Diego Rodríguez de Silva y Velázquez (Seville 1599-1660 Madrid) Portrait of a gentleman, bust-length, in a black tunic and white golilla collar unframed

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Lot 63
Diego Rodríguez de Silva y Velázquez
(Seville 1599-1660 Madrid)
Portrait of a gentleman, bust-length, in a black tunic and white golilla collar unframed

Sold for £ 2,953,250 (US$ 3,650,585) inc. premium
Diego Rodríguez de Silva y Velázquez (Seville 1599-1660 Madrid)
Portrait of a gentleman, bust-length, in a black tunic and white golilla collar
oil on canvas
47 x 39cm (18 1/2 x 15 3/8in).


    The artist, Matthew Shepperson (1787-1874) and thence by descent to the present owner

    Dr. Peter Cherry, 'Poniéndole cara a un Velázquez, Face to face to a new Velázquez portrait', Ars Magazine (Madrid, October 2011), pp. 54-65, 147-151, ill. p. 55, 57 and front cover

    Velázquez's hitherto unknown portrait first came to light amongst a consignment of works by the nineteenth century British artist, Matthew Shepperson, which came for sale at Bonhams' Oxford salerooms in August 2010. The subsequent extensive research that was conducted culminated in an article by Dr. Peter Cherry in this year's October edition of Ars Magazine, entitled 'Face to face to a new Velázquez portrait'. In this article Cherry writes: 'The particularized likeness and recognizably lifelike texture, weight and colours of the fleshy face speak of the actual encounter between subject and painter; while the style and technical brilliance of the representation itself betrays its author.' This opinion is compellingly supported by a thorough analysis of the painting's technique and materials, which together with an X-Radiograph all served to confirm the attribution.

    Cherry points to particular technical characteristics of the artist which are unique to what we know about his oeuvre and distinct from those of even his better pupils. While it may at first be argued that the works of Velázquez's assistants bore a superficial relationship to the present portrait, available technical investigation of a number of the royal portraits of his most accomplished pupil, Juan Bautista del Mazo (circa 1611-1667), for example, indicate that his methods were not the result of an emulation of the older artist's technical procedures. In particular del Mazo, unlike his master, modelled his heads in a more traditional method with relatively dense layers of pigments.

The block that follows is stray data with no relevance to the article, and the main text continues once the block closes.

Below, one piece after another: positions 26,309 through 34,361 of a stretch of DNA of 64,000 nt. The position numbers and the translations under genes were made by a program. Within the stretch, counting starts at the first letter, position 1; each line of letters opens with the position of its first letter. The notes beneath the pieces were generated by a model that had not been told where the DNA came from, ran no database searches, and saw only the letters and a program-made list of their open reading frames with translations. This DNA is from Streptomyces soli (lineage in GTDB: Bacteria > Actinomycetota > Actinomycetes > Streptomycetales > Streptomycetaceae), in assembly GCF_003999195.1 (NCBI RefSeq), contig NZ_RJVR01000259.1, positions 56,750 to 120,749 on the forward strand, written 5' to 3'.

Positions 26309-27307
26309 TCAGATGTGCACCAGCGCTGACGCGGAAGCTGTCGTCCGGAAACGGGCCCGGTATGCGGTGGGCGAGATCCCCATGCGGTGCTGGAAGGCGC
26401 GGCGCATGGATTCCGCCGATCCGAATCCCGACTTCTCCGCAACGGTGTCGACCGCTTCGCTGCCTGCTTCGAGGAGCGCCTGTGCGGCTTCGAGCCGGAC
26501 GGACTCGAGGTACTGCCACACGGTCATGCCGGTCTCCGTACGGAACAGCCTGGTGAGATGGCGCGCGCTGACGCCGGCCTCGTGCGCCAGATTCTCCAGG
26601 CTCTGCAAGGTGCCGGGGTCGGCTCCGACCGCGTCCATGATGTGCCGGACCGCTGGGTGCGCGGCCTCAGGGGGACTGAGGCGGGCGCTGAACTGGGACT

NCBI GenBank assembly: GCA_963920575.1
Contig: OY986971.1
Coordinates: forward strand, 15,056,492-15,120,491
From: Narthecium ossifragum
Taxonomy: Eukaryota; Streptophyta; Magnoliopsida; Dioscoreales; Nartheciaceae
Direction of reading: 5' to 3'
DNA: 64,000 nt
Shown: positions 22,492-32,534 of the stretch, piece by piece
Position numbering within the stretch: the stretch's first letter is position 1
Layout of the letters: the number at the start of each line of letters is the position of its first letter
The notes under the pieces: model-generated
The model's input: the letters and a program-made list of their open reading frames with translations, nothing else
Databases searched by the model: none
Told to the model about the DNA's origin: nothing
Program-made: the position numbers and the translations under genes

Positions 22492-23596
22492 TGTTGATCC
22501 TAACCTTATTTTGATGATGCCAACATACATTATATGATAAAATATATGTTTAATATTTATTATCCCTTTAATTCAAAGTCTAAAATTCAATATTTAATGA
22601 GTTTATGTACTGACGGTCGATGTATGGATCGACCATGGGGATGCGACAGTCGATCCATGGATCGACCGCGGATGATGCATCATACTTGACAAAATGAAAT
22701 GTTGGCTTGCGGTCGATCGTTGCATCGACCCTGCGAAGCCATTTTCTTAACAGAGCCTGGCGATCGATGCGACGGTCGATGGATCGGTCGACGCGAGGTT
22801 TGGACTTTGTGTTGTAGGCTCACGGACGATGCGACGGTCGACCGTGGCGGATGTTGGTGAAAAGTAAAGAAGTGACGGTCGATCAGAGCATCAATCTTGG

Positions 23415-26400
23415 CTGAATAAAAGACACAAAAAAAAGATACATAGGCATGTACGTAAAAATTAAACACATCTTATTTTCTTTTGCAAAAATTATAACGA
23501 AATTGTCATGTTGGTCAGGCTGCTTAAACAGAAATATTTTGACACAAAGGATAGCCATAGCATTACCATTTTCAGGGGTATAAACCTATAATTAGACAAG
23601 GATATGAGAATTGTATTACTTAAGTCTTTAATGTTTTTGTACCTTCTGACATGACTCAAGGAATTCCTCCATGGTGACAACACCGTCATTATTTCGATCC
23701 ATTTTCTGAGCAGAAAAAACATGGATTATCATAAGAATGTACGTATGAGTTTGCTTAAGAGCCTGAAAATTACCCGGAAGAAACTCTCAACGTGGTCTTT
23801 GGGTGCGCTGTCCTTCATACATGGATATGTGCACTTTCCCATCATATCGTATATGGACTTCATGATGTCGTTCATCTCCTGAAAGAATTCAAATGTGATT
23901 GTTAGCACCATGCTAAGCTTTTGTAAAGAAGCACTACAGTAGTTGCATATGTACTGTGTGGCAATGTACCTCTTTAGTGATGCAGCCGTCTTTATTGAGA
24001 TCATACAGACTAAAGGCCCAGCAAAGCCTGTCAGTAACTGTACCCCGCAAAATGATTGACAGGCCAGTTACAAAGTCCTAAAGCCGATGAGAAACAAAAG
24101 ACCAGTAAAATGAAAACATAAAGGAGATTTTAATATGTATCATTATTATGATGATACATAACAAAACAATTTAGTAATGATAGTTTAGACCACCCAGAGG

Particular to much of Velázquez's portraiture is his use of aerial perspective which imitates optical reality and in the present portrait the viewer's attention is thus concentrated on the face and gaze of the sitter, while the left cheek and ear appear somewhat out of focus. This optical effect by which the artist focuses on the head, while the rest of the portrait is treated in a more superficial manner, can be seen in other portraits by Velázquez, notably his 1625 Portrait of a Youth in the Prado and his 1640s Portrait of a Man (London, Apsley House). The use the artist makes of the canvas weave, moreover, is a characteristic technique of this master, employing its presence beneath the thinner paint layers to convey something of the texture of the flesh. In the present portrait the contrast between the warmer tones of the face and the greyish wash applied to the jaw gives a particularly realistic appearance and is a technique that has been observed in his earlier portraits. Given the painting's layer of yellowed varnish this quality would become more apparent after cleaning.